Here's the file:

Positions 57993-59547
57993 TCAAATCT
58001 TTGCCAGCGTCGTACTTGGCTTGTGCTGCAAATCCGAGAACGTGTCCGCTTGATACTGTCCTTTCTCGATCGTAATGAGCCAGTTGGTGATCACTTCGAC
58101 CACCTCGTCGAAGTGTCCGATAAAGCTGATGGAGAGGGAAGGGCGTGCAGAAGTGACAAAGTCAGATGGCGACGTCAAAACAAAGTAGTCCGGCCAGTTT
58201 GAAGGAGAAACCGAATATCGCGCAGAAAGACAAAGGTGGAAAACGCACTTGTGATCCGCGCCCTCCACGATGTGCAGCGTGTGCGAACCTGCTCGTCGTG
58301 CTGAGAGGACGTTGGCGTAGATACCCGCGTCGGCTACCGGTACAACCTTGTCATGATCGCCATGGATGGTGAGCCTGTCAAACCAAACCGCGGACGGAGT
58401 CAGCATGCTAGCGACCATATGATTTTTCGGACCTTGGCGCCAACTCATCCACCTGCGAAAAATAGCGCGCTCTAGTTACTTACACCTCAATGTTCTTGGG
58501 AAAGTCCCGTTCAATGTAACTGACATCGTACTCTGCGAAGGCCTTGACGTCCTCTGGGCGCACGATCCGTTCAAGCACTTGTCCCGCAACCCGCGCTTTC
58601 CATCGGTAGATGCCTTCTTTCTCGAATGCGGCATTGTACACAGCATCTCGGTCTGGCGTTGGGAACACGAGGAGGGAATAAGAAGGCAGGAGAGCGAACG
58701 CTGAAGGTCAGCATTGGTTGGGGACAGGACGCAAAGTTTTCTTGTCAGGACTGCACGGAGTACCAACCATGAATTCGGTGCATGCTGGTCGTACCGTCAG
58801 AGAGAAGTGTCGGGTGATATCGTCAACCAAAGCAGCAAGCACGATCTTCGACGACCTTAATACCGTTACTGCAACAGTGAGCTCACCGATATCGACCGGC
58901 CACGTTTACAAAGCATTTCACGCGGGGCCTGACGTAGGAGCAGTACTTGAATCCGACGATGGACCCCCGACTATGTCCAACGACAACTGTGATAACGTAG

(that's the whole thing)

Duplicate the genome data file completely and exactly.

Positions 57993-59547
57993 TCAAATCT
58001 TTGCCAGCGTCGTACTTGGCTTGTGCTGCAAATCCGAGAACGTGTCCGCTTGATACTGTCCTTTCTCGATCGTAATGAGCCAGTTGGTGATCACTTCGAC
58101 CACCTCGTCGAAGTGTCCGATAAAGCTGATGGAGAGGGAAGGGCGTGCAGAAGTGACAAAGTCAGATGGCGACGTCAAAACAAAGTAGTCCGGCCAGTTT
58201 GAAGGAGAAACCGAATATCGCGCAGAAAGACAAAGGTGGAAAACGCACTTGTGATCCGCGCCCTCCACGATGTGCAGCGTGTGCGAACCTGCTCGTCGTG
58301 CTGAGAGGACGTTGGCGTAGATACCCGCGTCGGCTACCGGTACAACCTTGTCATGATCGCCATGGATGGTGAGCCTGTCAAACCAAACCGCGGACGGAGT
58401 CAGCATGCTAGCGACCATATGATTTTTCGGACCTTGGCGCCAACTCATCCACCTGCGAAAAATAGCGCGCTCTAGTTACTTACACCTCAATGTTCTTGGG
58501 AAAGTCCCGTTCAATGTAACTGACATCGTACTCTGCGAAGGCCTTGACGTCCTCTGGGCGCACGATCCGTTCAAGCACTTGTCCCGCAACCCGCGCTTTC
58601 CATCGGTAGATGCCTTCTTTCTCGAATGCGGCATTGTACACAGCATCTCGGTCTGGCGTTGGGAACACGAGGAGGGAATAAGAAGGCAGGAGAGCGAACG
58701 CTGAAGGTCAGCATTGGTTGGGGACAGGACGCAAAGTTTTCTTGTCAGGACTGCACGGAGTACCAACCATGAATTCGGTGCATGCTGGTCGTACCGTCAG
58801 AGAGAAGTGTCGGGTGATATCGTCAACCAAAGCAGCAAGCACGATCTTCGACGACCTTAATACCGTTACTGCAACAGTGAGCTCACCGATATCGACCGGC
58901 CACGTTTACAAAGCATTTCACGCGGGGCCTGACGTAGGAGCAGTACTTGAATCCGACGATGGACCCCCGACTATGTCCAACGACAACTGTGATAACGTAG